Wednesday, October 28, 2020

10 Ways to Show Character Growth and Change in Your Novel

by DiAnn Mills @DiAnnMills

Suspense and thriller novels are filled with strong characters who initiate gripping action that propels toward an unpredictable climax. Readers enjoy the breathless moments, the ticking clock, and the race to end or prevent a crime. They long to form a sympathetic bond with the character right from the first line.

Writers create their stories with the idea of building anxiety and uncertainty of what’s to happen. But what a reader loves is watching a favorite character transform into a stronger person. Especially the character who has shown heroic traits while overcoming a psychological issue. And those mental stalkings can be anything from guilt, shame, anger, regret, loneliness, lack of confidence, and a host of other issues.

The key word here is “heart” because that’s where reconstruction of the soul takes place. When a protagonist slams against a wall, either literally or mentally, the rebuilding of the inner person takes place through actions and reactions. The physical goal is impossible to reach without the character first overcoming the monster within.

The process demands writers spin out of the tell zone and zoom into the show zone. So what are ways we writers can show our characters have moved up a notch in the world of morals or spiritual growth? 

Here are ten suggestions that will help endear that character to your reader.

1. Show a real character. Assign the character credible strengths and weaknesses, goals and flaws, personality and quirks. A hero or heroine must leap tall buildings in a single bound—and also leap from the page with unusual traits that excite the reader. We are all three dimensional creatures who experience life with a variety of external and internal actions and reactions.

2. Show a character with a vital goal or problem. Embark the character on a journey to reach an objective. The goal or problem must be one that only your character can solve. Have him make a commitment to see the critical situation to the end, forcing him to learn new and difficult skills.

3. Show a character facing his worst fear. Your character can’t change and grow into a better person until he seizes control of what internally stalks him. He may know his psychological problem or he may not, but by the end of the story, he must name the fear and make a decision to overcome it.

4. Show the character making tough choices. Our characters need to experience the consequences of their actions, either right or wrong. Right is a reward and often boring. Wrong is a surge of excitement for the reader. Force the character to choose between two rights or better yet between two wrongs.

5. Show the character losing something. The character has something valuable in his possession, and he may not realize it until it’s too late. This item is critical to his physical goal and is woven in his internal needs. He must have it or everything explodes into chaos.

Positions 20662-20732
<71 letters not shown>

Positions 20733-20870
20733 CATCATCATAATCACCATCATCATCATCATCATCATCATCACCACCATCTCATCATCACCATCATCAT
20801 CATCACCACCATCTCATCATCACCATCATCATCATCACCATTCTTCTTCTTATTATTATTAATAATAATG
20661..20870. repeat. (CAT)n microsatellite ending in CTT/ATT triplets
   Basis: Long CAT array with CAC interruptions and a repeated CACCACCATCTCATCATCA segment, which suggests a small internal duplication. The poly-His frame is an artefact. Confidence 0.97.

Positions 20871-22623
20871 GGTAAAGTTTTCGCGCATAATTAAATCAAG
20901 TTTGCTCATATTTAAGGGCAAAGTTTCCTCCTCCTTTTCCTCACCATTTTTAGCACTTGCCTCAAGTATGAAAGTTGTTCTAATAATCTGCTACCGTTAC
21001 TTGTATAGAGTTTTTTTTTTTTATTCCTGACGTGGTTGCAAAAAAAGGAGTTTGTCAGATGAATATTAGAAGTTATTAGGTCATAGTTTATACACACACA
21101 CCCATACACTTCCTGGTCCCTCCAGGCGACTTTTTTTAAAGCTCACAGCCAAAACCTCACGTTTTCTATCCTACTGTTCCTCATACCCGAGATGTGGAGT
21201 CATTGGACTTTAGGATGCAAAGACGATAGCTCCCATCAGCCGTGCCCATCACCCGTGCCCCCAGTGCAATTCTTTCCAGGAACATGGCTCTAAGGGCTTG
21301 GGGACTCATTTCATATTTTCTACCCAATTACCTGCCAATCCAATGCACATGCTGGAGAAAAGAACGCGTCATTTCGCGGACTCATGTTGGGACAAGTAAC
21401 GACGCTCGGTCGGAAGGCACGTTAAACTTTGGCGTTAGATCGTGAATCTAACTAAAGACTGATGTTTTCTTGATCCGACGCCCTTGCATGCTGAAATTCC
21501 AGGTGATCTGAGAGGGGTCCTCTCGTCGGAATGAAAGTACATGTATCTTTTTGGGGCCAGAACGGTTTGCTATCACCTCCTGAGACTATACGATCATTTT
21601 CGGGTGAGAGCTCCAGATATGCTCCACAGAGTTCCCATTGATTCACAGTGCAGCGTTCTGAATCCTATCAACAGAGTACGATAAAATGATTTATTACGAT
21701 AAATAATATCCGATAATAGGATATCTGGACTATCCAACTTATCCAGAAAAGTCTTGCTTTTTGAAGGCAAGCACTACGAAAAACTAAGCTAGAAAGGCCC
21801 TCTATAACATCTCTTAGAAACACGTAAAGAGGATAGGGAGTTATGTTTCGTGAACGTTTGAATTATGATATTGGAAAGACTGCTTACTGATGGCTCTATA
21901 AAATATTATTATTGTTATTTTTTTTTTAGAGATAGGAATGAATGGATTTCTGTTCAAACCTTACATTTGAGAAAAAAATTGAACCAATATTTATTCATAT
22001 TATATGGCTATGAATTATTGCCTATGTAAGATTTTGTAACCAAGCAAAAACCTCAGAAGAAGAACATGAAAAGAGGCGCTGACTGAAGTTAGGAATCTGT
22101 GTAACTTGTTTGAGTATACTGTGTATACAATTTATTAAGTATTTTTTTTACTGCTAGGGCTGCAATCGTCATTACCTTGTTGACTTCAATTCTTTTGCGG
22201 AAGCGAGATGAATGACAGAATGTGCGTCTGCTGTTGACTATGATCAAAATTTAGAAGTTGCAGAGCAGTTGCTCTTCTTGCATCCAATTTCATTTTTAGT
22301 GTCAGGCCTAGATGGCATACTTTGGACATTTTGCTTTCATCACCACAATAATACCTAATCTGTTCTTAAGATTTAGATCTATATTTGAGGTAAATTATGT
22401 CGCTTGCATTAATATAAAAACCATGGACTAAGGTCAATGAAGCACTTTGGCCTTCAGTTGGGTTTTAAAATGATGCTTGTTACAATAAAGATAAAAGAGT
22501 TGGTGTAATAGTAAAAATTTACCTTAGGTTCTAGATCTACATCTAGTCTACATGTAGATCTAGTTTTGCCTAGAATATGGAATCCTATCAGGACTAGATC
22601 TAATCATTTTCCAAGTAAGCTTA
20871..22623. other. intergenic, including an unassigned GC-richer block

6. Show the character in a stunning victory then steal it. The character works hard at obtaining something, then take it away. Better yet, toss him into a waterhole filled with hungry crocodiles. How does he react and respond to the loss and the danger facing him?

7. Show the character failing. Have the character run down false leads and realize a red herring then internalize his error. How does the reversal affect him?

8. Show the character’s emotions. The character needs to experience all seven of the universal emotions: anger, fear, sadness, surprise, happiness, disgust, contempt Tonya Reiman - His emotions are uniquely his: unpredictable and believable.

9. Show the character’s dialogue. When we desire something, it occupies our thoughts, words, and actions. Ensure the character’s dialogue is ambiguous of what he truly needs.

10. Show the character with symbols. The character attaches emotional qualities to tangible item(s). How do those items build him up or tear him down?

Character growth and change is not the same for every character. Some protagonists and antagonist will stay the same from the beginning of the story until the end. A character might worsen, as in an antagonist. But for the hero or heroine, the internal transformation must be clear and shown in ways that the reader has no doubt what has occurred. 

How do you show heroic qualities in your characters?


DiAnn Mills is a bestselling author who believes her readers should expect an adventure. She creates action-packed, suspense-filled novels to thrill readers. Her titles have appeared on the CBA and ECPA bestseller lists; won two Christy Awards; and been finalists for the RITA, Daphne Du Maurier, Inspirational Readers’ Choice, and Carol award contests. 

She is the director of the Blue Ridge Mountain Christian Writers Conference, Mountainside Marketing Retreat, and Mountainside Novelist Retreat with social media specialist Edie Melson. Connect here:

1 comment:

  1. Thank you DiAnn, for this excellent list. I enjoyed reading your “High Treason” recently. Its interesting to think about the story now and see where you applied the above. :)